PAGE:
by Michael Roley
Softball was in the air Sunday morning.
On a cloudy morning at Aurora Sports Complex, where the sun couldn’t seem to make up its mind, peeking back and forth between clouds constantly, plenty of hopeful fastpitch players were on the diamond in front of multiple college coaches for College Camp Sunday, ahead of the Triple Crown Colorado 4th of July tournaments set for this week throughout the Front Range.
As rain-filled clouds loomed and with the audible noise of the occasional airplane landing at nearby Denver International Airport present, players ranging from the Classes of 2019 to 2023 went through numerous drills run by college coaches. The drills covered all facets of the game, including hitting work off the tee and batting practice before the four-hour morning session culminated with an hour-long scrimmage.
College programs across the nation were on-hand from the likes of Cal State Fullerton to East Coast teams such as Harvard and Penn. A number of schools from Power 5 conferences were well-represented during the morning session including Ole Miss, Illinois, Oregon State, Utah, Wisconsin, Oklahoma State, and Syracuse.
In-state programs Colorado State and Colorado Mesa were also conducting camps Sunday.
There were many positive aspects to Sunday’s session from a softball standpoint, but one thing that stood out was how players from numerous different teams were able to come together and compete during the drills and scrimmage. Many players had never seen each other before, and may not see each other much going forward, but for several hours they created camaraderie around the game they love.
“I was a little nervous at first because a lot of my team isn’t here and I don’t really know anyone,” said Sara Tripp of the Washington Acers 14U team. “But it was cool meeting new people. I found out where everybody was from and I was really engaging with them.”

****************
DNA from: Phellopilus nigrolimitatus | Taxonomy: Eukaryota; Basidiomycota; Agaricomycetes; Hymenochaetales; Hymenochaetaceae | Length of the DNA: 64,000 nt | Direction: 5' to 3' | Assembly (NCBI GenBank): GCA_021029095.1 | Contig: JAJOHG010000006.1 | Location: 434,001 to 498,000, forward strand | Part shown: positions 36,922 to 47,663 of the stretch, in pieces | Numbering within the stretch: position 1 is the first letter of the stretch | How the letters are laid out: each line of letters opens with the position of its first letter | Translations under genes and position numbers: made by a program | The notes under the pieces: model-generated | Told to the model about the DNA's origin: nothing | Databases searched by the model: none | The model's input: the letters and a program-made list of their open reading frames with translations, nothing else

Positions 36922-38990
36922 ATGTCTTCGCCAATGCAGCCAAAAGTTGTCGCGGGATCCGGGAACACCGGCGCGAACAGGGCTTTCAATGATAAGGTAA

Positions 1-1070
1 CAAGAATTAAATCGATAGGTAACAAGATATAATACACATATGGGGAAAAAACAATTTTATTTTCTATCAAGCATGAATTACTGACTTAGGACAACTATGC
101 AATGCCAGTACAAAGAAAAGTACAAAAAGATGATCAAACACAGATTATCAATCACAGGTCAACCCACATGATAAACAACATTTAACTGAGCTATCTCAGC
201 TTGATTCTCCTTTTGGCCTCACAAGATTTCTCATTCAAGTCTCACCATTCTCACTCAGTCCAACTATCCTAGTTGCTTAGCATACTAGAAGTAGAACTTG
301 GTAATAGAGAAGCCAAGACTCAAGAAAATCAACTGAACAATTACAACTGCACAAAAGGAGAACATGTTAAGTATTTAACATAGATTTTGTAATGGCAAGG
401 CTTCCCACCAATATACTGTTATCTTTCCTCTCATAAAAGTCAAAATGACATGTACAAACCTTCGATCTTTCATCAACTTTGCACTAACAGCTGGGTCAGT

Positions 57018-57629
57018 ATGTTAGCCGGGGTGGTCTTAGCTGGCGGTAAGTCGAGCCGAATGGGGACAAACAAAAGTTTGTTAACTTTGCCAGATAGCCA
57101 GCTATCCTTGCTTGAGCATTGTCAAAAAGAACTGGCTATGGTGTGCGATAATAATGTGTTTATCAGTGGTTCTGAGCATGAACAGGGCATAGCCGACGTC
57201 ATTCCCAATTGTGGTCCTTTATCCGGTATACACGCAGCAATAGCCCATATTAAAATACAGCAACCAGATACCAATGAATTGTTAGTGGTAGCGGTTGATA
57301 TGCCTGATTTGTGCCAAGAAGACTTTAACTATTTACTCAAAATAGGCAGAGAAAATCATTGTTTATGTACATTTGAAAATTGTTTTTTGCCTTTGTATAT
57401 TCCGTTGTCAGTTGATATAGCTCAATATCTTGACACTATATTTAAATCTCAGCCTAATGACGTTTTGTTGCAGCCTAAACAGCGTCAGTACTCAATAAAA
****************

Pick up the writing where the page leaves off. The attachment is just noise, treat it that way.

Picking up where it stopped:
Of course, the players were in competition with each other trying to catch the eyes of the college coaches. But there wasn’t anything mean-spirited or tense going on between players and their interactions with each other.
“Everyone was friendly,” said Marisa Salazar of the SoCal Atheltics-Limo 14 U team. “You could just go up and talk to people and they’d talk back with you.”
The players weren’t the only ones who enjoyed the day, either. The coaches who were running the drills and supervising the scrimmages did as well. They were very much in their element, throwing batting practice and coaching the players during workouts.
There were no radar guns held by the coaches during pitches nor any mad scribbling on a clipboard after a good play like one would expect in a combine or tryout atmosphere. They were simply coaching and teaching.
“To me, this is much more enjoyable,” Illinois assistant coach Laura Trout said. “I don’t really like the combine setting type thing. There’s a time and place for it but the more chances we get to work with them and teach them, it grows the game a little bit. Just the stuff we see throughout recruiting, you can see the stuff that just isn’t taught well. This is our chance to help and improve in those areas.”
“It’s always nice to just coach,” Oregon State assistant coach Adam DeRusha said. “You have a feel for the ones who are throwing pretty hard, the ones with good movement and all that stuff you usually track. So we have a good feel but it’s nice to just go back to the basics.”
Now, the attention shifts from Sunday’s camp to a week’s worth of games. The players are excited to see what is in store and what the competition from around the country looks like.
“I’m just excited to play all these different teams and see what’s different than what we do,” Maile Limosnero of SoCal Athletics said.
On the other hand, many of the college coaches in town certainly won’t have an abundance of idle time. When asked how many games they’ll observe this week, both DeRusha and Trout quickly smiled.
The most fitting answer: A lot.
“I have no clue,” DeRusha said. “At a facility like this with four fields, we’ll be watching two or three at the same time, maybe even all four. So it could be four there and then the next hour four more. It’s going to be a lot.”